3. ROOM (Roundup of Online-Only Material)
Each issue of Journal of Graduate Medical Education contains the online supplement ROOM that contains teaching materials that include assessment forms, questionnaires, as well as program evaluation and improvement resources.
4. Health Affairs
Health Affairs Blog contains commentary and analysis about policies affecting health and health care. The Blog includes posts from health policy experts and commentators, as well as the regular journal staff. Select Blogs from the line of choices just below the title. The link connects to recent blogs, many of which are related to medical education.
5. ICENet Blog
The International Clinical Educators Network (ICENet) was created in 2011 by a group of clinical educators. The ICE blog was launched to promote "discussion among Clinical Educators from around the world." New posts appear on Tuesdays and Fridays.
6. Medical Education Futures Study (MEFS)
The MEFS homepage describes itself as "an initiative funded by the Josiah Macy, Jr. Foundation to examine the social mission of medical education during the current period of medical school expansion." From the left side of the MEFS home page select Graduate Medical Education under the heading Projects on the left side of the page. There are 12 blog authors who summarize articles related to GME that have been published in other professional journals. The summary contains a link to the primary journal.
7. The Health Care Blog: Graduate Medical Education
The Health Care Blog (THCB) is an online forum covering the changes that are impacting the healthcare system. The intended audience includes, doctors and nurses, medical students, healthcare policy makers, investors and entrepreneurs, as well as consumers trying to keep up with current trends. Examples of recent blogs include: Growing Up in the Era of Work-Hour Restrictions and What the Early 2013 Match Day Numbers Tell Us About Where We’re Going.
References and Additional Readings:
- Bogoch II, Frost DW, Bridge S, et al. Morning report blog: a web-based tool to enhance case-based learning. Teach Learn Med. 2012;24(3):238–241.
- Cheston CC, Flickinger TE and Chisolm MS. Social Media Use in Medical Education: A Systematic Review. Acad Med. June 2013; 88(6).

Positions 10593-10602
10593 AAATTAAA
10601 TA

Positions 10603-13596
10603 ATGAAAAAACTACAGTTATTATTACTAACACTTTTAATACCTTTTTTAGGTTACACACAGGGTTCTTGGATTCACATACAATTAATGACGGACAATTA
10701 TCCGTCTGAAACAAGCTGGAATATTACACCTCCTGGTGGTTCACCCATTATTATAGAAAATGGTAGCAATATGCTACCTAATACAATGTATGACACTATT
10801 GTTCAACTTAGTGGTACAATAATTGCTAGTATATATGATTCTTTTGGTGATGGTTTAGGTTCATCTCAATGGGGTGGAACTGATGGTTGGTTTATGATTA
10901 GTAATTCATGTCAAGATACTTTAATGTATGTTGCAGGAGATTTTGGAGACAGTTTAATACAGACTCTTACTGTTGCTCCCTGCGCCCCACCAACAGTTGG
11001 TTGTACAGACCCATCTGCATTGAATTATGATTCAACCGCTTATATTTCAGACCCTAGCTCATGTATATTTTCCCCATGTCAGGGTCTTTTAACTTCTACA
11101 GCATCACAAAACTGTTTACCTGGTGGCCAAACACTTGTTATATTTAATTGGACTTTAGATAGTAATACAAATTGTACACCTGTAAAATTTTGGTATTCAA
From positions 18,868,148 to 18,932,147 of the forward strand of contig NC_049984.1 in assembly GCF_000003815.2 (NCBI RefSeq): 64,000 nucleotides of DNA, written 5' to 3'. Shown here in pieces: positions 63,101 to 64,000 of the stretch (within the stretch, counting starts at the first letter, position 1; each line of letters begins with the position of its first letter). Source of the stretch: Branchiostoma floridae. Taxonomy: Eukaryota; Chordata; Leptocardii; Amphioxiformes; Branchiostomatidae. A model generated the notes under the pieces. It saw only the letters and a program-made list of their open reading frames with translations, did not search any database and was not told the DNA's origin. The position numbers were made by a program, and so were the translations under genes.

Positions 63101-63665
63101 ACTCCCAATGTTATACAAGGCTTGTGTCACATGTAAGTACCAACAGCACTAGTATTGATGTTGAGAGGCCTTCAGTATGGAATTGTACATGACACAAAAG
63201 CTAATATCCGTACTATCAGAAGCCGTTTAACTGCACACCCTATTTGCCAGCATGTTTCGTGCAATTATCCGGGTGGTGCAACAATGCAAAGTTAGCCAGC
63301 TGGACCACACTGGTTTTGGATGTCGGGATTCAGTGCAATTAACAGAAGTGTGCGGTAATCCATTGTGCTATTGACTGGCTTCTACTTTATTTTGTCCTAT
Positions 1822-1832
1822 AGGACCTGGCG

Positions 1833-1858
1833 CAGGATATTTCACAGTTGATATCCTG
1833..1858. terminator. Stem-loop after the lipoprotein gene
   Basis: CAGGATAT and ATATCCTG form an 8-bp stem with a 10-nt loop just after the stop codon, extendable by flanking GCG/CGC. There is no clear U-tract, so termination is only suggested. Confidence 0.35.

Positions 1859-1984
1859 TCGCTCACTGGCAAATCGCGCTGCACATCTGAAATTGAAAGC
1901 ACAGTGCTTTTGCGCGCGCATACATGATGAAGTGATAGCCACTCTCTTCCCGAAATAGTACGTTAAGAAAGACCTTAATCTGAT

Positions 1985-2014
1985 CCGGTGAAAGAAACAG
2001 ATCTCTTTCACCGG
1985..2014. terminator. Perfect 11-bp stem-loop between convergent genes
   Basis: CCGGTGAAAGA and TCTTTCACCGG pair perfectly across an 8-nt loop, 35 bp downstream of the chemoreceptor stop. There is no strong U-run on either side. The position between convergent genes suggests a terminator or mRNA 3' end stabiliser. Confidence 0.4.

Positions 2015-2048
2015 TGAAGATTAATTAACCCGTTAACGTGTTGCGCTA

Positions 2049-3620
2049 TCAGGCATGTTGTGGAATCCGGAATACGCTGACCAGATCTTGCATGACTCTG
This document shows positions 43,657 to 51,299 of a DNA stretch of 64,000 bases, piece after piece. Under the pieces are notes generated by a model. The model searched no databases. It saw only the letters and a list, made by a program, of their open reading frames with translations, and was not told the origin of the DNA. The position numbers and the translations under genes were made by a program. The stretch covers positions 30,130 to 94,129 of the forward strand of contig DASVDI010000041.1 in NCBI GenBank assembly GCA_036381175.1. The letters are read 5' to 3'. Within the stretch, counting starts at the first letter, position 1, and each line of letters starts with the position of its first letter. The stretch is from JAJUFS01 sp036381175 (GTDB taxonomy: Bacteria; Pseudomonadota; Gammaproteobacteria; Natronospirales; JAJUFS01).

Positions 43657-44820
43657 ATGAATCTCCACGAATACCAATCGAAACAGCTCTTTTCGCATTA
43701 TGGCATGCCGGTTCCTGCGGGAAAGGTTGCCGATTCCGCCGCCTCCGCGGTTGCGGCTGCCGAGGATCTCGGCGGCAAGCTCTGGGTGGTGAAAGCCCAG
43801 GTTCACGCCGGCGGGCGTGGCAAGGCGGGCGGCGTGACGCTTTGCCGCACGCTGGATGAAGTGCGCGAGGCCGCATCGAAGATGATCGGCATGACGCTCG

- Gosselink MJ. Medical weblogs: advocacy for positive cyber role models. Clin Teach. 2011;8(4):245–248.
- Bogoch II, Frost DW, Bridge S, Lee TC, Gold WL, Panisko DM & Cavalcanti RB (2012) Morning Report Blog: A Web-Based Tool to Enhance Case-Based Learning, Teaching and Learning in Medicine: An International Journal, 24:3, 238-241, DOI: 10.1080/10401334.2012.692273
- Jalalat SZ., & Wagner Jr RF. (2014). Utility of a dermatology interest group blog: the impact of medical student interest groups and Web 2.0 tools as educational resources. Advances In Medical Education & Practice, 5331-337. doi:10.2147/AMEP.S70776
- Mathieu J (2007). Blogs, podcasts, and wikis: the new names in information dissemination. J Am Diet Assoc. 107(4):553–555.
- Mehta NB, Hull AL, Young JB, and Stoller JK (2013). Just Imagine: New Paradigms for Medical Education. Acad Med. 88(10):1418-1423.
- Richardson W (2010). Blogs, Wikis, Podcasts, and other Powerful Web Tools for Classrooms (3rd E) Corwin Press.
- Saichaie K, Benson J, & Kumar AB. How we created a targeted teaching tool using blog architecture for anesthesia and critical care education – The A/e anesthesia exchange blog. Medical Teacher 2014; 36: 675-679.
- Tetrad F, Patokorpi E and Packalen K (2009). Using wiki to support constructivist learning: a case study in university education settings. 42nd Hawaii International Conference on System Sciences, 1-10.
- Zhang S. (2013). An Empirical Study of the Factors Affecting Weblog Success in Higher Education. Journal of Information Systems Education. 24 (4):267-279.
- Zhang X and Olfman L (2010). Studios, Mini-Lectures, Project Preentations, Class Blog and Wiki: A new approach to teaching web technologies. Journal of Information Technology Education. 9(2):187-199.
Reviewed for November by
Mary Anne Baker, PhD
Director, Assessment and Academic Achievement
Deema Al-Sheikhly MRes
Manager, Continuing Professional Development
Weill Cornell Medical College in Qatar